Isaac:  Yeah. Well, Erica has done a great job with systematizing meals like they always asked what we’re going to have for breakfast or whatever it might be. And so, we just have a schedule for breakfast now. It’s bacon and eggs. It’s avocado bowl. It’s a smoothie. We have a whole system down that rotates different types of meals throughout the day–

Ben:  That’s interesting, actually. So, you guys don’t spitball in the morning. Is it posted somewhere with the meal schedule for the week is going to be?

Erica:  It is literally posted.

Isaac:  It’s posted.

Erica:  Because they were fighting. Because we have four, right? So, they were fighting every morning about what breakfast was. They’re all foodies. They all like to eat. It was a brawl.

Isaac:  Yeah. So, we’re just going to end this once and for all and we’re going to have what we’re doing Monday through Sunday and there’s no questions. And, it just literally–

Ben:  You do this for lunches and dinners also?

Erica:  I changed that up each week, but I meal plan every week like clockwork. But, we rotate through similar things, yeah.

Isaac:  Yeah, yeah. They still ask what they’re eating for lunch and dinner–

Erica:  Yeah, [00:50:35] ____.

Ben:  The kids are part of the meal preparation process in terms of teaching them how to cook or things like that?

Erica:  Yes.

Isaac:  Yeah, they do.

Erica:  They love it. They all love to help in the kitchen. Even the two-year-old, I mean she’ll mix things in the bowl. She has a ladder that she likes to stand on and help me prep things. That’s some of the most special time with my kids is when we’re all standing around the mixing bowl in the kitchen and getting a meal ready.

Isaac:  Yeah.

Erica:  It’s a lot of fun.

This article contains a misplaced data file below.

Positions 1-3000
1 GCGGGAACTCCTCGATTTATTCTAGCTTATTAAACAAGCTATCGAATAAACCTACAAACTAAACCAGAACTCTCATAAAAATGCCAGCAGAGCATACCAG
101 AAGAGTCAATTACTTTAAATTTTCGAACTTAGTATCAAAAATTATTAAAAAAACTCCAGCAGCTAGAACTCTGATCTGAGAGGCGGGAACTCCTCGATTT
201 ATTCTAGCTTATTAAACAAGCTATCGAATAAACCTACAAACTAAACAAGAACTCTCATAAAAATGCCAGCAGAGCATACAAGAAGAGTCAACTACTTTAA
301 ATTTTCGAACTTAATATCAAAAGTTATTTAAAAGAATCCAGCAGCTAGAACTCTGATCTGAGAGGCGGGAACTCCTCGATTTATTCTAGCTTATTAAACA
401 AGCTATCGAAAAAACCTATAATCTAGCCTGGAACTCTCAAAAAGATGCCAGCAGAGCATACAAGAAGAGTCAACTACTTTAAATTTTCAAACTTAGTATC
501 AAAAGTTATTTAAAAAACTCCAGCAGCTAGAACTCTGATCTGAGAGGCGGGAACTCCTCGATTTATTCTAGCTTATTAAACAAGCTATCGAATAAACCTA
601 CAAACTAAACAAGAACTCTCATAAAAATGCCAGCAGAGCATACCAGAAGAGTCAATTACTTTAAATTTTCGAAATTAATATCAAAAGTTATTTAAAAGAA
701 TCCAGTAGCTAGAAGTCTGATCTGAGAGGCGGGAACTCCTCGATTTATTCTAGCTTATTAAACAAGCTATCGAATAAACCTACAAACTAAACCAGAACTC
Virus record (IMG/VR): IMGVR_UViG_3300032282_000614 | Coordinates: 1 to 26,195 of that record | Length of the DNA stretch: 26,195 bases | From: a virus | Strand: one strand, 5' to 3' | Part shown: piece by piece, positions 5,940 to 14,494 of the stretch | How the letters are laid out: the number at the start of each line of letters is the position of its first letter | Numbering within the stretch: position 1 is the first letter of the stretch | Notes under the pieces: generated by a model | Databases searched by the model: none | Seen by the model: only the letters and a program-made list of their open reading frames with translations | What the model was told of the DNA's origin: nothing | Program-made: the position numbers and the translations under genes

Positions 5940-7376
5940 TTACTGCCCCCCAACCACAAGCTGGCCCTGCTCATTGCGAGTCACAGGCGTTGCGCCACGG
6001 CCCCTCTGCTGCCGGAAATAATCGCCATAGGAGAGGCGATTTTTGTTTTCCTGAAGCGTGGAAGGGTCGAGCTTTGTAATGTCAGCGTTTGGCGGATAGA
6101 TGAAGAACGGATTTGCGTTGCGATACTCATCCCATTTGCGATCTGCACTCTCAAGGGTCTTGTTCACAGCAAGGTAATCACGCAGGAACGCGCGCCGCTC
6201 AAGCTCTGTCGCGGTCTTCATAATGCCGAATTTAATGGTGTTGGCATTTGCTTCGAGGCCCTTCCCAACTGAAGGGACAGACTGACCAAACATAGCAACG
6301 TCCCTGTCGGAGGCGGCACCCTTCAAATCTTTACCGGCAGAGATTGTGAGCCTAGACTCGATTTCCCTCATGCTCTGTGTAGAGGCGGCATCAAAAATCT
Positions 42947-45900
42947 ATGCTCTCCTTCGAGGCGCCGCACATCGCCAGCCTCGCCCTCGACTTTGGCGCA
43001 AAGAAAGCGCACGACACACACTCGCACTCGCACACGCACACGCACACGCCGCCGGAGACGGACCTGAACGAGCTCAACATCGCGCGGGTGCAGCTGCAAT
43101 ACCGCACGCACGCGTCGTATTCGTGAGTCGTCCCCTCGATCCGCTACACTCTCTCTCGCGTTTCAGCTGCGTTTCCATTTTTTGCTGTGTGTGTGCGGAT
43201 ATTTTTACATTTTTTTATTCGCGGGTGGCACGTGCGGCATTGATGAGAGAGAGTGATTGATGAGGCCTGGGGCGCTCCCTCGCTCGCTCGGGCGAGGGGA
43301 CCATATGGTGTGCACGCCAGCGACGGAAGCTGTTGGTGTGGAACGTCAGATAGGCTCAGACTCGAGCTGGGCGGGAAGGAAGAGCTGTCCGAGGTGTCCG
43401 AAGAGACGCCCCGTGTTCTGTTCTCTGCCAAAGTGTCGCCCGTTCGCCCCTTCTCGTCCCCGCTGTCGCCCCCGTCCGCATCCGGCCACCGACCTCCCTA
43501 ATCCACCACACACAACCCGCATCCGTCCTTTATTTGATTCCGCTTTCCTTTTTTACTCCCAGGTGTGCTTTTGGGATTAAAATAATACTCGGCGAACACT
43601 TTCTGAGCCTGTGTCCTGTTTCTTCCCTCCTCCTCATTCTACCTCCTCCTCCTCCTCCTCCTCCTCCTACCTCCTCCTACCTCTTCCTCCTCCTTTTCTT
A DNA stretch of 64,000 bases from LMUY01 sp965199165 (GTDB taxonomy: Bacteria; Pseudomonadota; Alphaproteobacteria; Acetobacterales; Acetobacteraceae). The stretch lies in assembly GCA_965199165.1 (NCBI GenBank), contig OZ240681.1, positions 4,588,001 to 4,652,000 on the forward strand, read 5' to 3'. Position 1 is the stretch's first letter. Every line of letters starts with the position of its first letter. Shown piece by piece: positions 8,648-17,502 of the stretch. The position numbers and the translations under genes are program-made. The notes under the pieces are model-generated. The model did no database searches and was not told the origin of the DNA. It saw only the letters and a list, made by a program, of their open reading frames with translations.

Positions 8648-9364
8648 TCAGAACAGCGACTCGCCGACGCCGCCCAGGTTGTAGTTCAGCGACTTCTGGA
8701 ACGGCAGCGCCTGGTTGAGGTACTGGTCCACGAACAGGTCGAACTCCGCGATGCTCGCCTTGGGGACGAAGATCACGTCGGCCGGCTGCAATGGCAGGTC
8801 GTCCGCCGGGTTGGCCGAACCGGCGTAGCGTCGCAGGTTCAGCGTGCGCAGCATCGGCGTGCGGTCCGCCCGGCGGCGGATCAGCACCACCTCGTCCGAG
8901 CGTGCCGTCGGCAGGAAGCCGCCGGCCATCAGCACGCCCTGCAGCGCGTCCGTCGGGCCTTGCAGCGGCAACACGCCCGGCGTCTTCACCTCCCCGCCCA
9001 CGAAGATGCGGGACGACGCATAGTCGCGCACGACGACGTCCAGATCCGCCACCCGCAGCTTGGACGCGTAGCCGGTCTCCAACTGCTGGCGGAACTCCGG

Isaac:  And, they made us breakfast the other day too.

Erica:  Yeah.

Isaac:  They’ll go and mix stuff in the Vitamix and whatnot.

Erica:  I would say two for–

Ben:  I tell you what, that’s so perfect by the way that you’re incorporating them at this age because we did the same. They just get to put the pinch of salt in here or follow along with the cookbook and put this measurement into the measuring cup.

Erica:  Yeah.

Ben:  And then, I remember the very first meals. I took out Tim Ferris’s “The 4-Hour Chef,” which is a great book in general just for the process of learning and I showed them the scrambled eggs algorithm in that book. Here’s how to make scrambled eggs that are Indian or Moroccan or Japanese or whatever. And so, our sons literally learned to cook doing 20 different variations of scrambled eggs every morning.

Erica:  Wow.

Isaac:  That is amazing.

Erica:  That’s awesome. Yeah.

The last thing I would say too around the physical is we’re a really active family. So, now that it’s spring, it’s warming up, we’re going to be outside bike riding together. My boys are outside all the time. They like to play in the dirt. They like to golf. They were doing flag football. They like to be in the woods, on trails. I mean, we’re going to Vail in a few weeks just to be in the outdoors and experience that. So, that’s one thing that I love about our family dynamic is we have a sense of adventure and we love being outside. Yeah, it’s fun.

Isaac:  Yeah, yeah. And, one thing that we have a culture of in the house is just, I don’t know what it is, it’s like running, wrestling.

Erica:  Oh, yeah.

Isaac:  Like roughing each other up a little bit but in a way that we try not to draw blood. But, it usually doesn’t work all the time but it’s fun and we just love it yeah.

Ben:  Yeah, I hear you. That’s why I send my son to jiu-jitsu three times a week so they can get that tussling out of their system and learn responsible rough play. I assign my son’s workouts. I email them on Sunday night a list of workout menus that they could choose from throughout the week and they got to put a little X on the refrigerator where the workouts are hanging that they completed it for that day or for that week. Do you guys ever formally structure workouts or anything like that or is all just kind of fun and creative play at this point?

Isaac:  At this point, I’d say–

Erica:  It’s mostly creative play.

Isaac:  What I will say though is interesting is they’ll come and work out with me. So, in my structured workouts, I’ll just get them different types of exercise tools that aren’t as heavy as what I’m using. But yeah, they’ve been really enjoying working out with me like you saw Justice the other day.

Erica:  He was doing push-ups in the kitchen.

Isaac:  Yeah.

Erica:  I was like, “Alright.”

Isaac:  Yeah. But, we haven’t gotten to the point where we structured actual workouts just yet. I dream actually of doing that. I use the Neubie from NeuFit and I’m just like, “Dang, whatever they want to get into, I’m going to be able to really”–